There are some lists of big name commercial sites from the dot-com boom that people are nostalgic about, like this list of  15 defunct popular sites. Some of the early web companies might have survived the early 2000s, but they're culprits of shutting down existing services in the course of buying out other sites and paving the way for new ventures (Yahoo! does this regularly). This list shows some of these cases. Probably the most well-known example is the once massively popular web building platform GeoCities. It got shut down by Yahoo!, and has since not only been successfully archived, but given new life through various art and web history projects that focus on artifacts of the early web. Here's a list from a similar art exhibition by digital archaeologists looking at historically significant dead websites.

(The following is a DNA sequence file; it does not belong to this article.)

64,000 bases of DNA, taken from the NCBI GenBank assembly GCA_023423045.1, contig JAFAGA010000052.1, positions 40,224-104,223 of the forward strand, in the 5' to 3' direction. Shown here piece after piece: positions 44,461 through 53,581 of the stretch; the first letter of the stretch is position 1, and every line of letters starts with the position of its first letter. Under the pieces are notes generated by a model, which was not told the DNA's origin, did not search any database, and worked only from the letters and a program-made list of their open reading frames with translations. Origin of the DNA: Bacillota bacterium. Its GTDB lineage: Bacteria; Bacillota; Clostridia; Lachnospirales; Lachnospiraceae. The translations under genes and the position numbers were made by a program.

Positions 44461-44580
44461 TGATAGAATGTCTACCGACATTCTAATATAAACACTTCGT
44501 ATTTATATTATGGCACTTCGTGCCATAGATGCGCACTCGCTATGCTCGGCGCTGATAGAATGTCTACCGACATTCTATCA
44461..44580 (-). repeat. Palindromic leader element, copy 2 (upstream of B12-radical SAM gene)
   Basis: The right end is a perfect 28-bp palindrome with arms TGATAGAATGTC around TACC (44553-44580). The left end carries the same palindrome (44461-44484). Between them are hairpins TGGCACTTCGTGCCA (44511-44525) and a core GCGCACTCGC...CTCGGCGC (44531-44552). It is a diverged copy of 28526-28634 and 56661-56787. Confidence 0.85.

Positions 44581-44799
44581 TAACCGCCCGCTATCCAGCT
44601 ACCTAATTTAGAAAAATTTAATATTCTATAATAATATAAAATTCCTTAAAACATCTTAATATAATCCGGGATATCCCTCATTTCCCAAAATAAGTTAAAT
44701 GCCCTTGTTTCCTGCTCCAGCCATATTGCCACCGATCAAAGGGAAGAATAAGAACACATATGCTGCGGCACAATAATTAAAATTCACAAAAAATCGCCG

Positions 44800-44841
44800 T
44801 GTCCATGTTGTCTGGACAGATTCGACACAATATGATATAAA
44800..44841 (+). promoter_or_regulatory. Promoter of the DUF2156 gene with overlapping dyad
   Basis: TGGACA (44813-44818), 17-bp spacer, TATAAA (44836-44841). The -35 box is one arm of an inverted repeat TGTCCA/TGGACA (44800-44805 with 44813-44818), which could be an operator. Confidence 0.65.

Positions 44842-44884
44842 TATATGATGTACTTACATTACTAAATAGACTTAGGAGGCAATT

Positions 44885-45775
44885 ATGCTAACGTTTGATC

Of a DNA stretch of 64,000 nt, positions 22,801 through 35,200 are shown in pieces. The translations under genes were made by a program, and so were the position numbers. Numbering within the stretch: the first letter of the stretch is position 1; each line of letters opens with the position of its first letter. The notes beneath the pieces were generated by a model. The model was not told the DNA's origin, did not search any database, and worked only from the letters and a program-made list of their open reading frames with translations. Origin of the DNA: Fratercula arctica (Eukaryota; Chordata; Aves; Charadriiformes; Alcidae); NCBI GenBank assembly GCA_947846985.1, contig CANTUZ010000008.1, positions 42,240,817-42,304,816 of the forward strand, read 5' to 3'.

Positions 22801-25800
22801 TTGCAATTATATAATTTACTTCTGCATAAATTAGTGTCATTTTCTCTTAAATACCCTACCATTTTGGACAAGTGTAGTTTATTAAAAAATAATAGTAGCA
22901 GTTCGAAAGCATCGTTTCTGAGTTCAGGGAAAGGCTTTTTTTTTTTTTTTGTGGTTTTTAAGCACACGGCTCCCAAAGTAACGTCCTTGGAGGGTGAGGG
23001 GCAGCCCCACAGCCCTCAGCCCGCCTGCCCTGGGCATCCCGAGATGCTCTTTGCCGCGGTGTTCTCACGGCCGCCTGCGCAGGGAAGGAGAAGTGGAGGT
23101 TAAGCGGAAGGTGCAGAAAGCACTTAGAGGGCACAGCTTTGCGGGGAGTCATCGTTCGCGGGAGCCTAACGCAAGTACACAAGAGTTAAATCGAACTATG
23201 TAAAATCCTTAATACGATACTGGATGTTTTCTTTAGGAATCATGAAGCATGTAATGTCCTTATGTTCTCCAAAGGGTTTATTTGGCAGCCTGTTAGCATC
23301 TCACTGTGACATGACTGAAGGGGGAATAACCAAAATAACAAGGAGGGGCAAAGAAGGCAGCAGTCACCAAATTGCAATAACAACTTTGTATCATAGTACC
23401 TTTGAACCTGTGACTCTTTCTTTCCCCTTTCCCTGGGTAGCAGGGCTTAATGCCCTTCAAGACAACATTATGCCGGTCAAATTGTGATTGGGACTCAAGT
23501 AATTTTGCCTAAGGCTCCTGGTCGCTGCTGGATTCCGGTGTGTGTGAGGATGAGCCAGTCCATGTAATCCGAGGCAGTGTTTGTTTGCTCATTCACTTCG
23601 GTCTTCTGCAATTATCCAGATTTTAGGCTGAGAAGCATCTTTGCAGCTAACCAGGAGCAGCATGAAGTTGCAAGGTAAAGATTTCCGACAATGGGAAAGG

Looking closer to home, anthropologists must have some examples worth exploring. Off the top of my head, the Mana'o repository (started by Alex Golub as I understand it) is an interesting study. An open access anthro repository launched in 2007, by 2009, he shut it down intentionally when he didn't have time to run/host it. But it was saved from permanent e-death when it was later incorporated into a collection via the University of Hawai'i eVols Library. Not all dead or at-risk sites have to remain that way if the person with the data can work towards a solution. I suppose we should also add to this list that Savage Minds has lost its pre-2013 posts which are currently only accessible in a cumbersome sort of way from the Internet Archive.